Satisfaction with pay has declined among registered nurses and midwives working in all but three of the 24* NHS trusts serving the region and among health care assistants in 17 of them.
The RCN says the falling satisfaction rates are further evidence of how undervalued many nursing staff feel and ‘deeply worrying’ considering the survey was carried out before the Government mooted a pay rise of only 1% for NHS workers from next month.
The survey, conducted in October and November last year, found that, typically, between 30% and 40% of registered nurses and midwives at NHS trusts in the West Midlands are content with their level of pay, with satisfaction rates in some hospital and mental health provider trusts lower than 30%. In only one trust did the proportion of registered staff who are satisfied with their pay exceed 50%.
The proportion of nursing and health care assistants who are happy with their pay was lower than for registered staff in all but one trust. In some organisations, the satisfaction rate among support workers was as low as one in nine.
Lindsay Meeks, the RCN’s West Midlands regional director, said: “Nursing staff are earning less in real terms than they were ten years ago and these results are a further sign that more and more of them are feeling short-changed by the Government for the skills, knowledge and responsibility they have.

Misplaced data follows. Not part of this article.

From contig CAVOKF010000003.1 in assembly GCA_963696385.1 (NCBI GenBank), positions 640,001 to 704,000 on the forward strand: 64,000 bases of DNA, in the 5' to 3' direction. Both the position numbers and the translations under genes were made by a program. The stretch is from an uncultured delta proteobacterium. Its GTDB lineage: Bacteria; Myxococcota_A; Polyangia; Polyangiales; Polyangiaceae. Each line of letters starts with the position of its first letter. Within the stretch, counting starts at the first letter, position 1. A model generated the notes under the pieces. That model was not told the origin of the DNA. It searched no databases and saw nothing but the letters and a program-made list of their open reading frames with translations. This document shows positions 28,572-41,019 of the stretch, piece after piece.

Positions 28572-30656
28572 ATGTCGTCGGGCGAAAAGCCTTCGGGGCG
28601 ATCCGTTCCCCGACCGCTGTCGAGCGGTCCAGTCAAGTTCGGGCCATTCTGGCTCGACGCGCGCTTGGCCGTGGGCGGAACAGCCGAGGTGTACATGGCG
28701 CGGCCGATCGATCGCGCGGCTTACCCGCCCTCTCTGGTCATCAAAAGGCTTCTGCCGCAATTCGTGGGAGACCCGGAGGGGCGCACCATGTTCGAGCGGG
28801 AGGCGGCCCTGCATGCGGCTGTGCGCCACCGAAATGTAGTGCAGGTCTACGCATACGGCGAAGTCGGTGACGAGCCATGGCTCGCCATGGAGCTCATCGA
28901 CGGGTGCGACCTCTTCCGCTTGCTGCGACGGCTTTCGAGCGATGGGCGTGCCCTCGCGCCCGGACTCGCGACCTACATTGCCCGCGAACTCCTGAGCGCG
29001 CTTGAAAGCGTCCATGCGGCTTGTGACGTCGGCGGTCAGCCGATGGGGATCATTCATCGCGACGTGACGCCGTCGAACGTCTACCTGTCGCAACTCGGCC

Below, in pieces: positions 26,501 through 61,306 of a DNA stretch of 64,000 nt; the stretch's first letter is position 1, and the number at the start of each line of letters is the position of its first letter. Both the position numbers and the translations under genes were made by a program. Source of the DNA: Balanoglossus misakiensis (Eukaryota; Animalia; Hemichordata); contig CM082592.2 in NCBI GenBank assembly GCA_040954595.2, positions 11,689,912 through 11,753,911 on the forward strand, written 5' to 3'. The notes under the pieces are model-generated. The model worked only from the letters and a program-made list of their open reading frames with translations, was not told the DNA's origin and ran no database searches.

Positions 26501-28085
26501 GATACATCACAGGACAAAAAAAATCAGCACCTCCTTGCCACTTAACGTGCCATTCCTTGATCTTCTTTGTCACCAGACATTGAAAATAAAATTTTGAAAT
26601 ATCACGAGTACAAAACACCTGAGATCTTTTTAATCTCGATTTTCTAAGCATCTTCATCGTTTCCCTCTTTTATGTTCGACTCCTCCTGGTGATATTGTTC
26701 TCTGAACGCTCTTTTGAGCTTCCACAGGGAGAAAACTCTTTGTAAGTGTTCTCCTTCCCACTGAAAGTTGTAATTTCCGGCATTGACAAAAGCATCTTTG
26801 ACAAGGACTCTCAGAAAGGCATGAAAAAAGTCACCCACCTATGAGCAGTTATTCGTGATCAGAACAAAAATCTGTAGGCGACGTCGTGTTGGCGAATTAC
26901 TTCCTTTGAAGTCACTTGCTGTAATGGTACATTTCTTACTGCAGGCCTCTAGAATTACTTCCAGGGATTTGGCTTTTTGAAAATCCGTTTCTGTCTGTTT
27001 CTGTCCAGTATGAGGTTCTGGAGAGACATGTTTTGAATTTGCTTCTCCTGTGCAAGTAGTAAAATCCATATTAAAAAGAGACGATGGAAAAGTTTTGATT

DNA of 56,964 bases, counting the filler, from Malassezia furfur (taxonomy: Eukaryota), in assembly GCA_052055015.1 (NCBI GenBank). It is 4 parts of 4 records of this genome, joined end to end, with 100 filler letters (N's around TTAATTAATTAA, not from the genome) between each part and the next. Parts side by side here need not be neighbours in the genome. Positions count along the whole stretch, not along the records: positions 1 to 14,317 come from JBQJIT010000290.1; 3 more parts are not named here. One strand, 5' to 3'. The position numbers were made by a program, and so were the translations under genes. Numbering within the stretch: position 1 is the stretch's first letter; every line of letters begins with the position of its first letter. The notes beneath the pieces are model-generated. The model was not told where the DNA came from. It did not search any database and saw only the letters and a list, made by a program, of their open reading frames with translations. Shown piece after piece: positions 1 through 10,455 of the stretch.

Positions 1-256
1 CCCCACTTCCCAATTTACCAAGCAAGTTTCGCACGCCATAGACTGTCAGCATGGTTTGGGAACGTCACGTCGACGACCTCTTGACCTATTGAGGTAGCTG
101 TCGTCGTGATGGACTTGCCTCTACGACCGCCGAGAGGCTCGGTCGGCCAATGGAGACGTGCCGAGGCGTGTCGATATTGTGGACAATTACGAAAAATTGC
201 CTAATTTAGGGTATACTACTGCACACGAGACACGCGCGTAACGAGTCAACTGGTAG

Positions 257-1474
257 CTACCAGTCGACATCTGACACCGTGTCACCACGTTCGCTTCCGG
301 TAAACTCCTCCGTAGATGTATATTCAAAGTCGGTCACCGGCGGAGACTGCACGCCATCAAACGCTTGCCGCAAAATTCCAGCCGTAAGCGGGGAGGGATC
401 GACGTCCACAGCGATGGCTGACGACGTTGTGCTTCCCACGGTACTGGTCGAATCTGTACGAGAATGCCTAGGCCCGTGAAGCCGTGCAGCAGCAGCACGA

“It’s clear and deeply worrying that many nurses and health care assistants were already feeling undervalued when they completed this survey in the middle of a pandemic, so imagine how they feel now the Government insists they deserve nothing more than a pay award below the cost of living – in other words, a pay cut.
“The Government must commit to a fair pay rise to properly recognise the value of nursing, to avoid the risk of more nurses leaving the profession and to help alleviate the persistent staffing shortages that compromise the quality of patient care.”
The RCN is calling for a fully-funded pay rise of 12.5% for nursing staff in 2021/22, submitting in its evidence to the NHS Pay Review Body a report by London Economics which estimates the Exchequer would recoup 81% of the headline cost of a substantial NHS pay increase through additional income tax, National Insurance and consumer spending tax receipts.
* Black Country Healthcare NHS Foundation Trust is counted in the 24 trusts but, as a recently-formed organisation, no comparator data from the 2019 NHS Staff Survey is available. West Midlands Ambulance Service is not counted in the 24 trusts.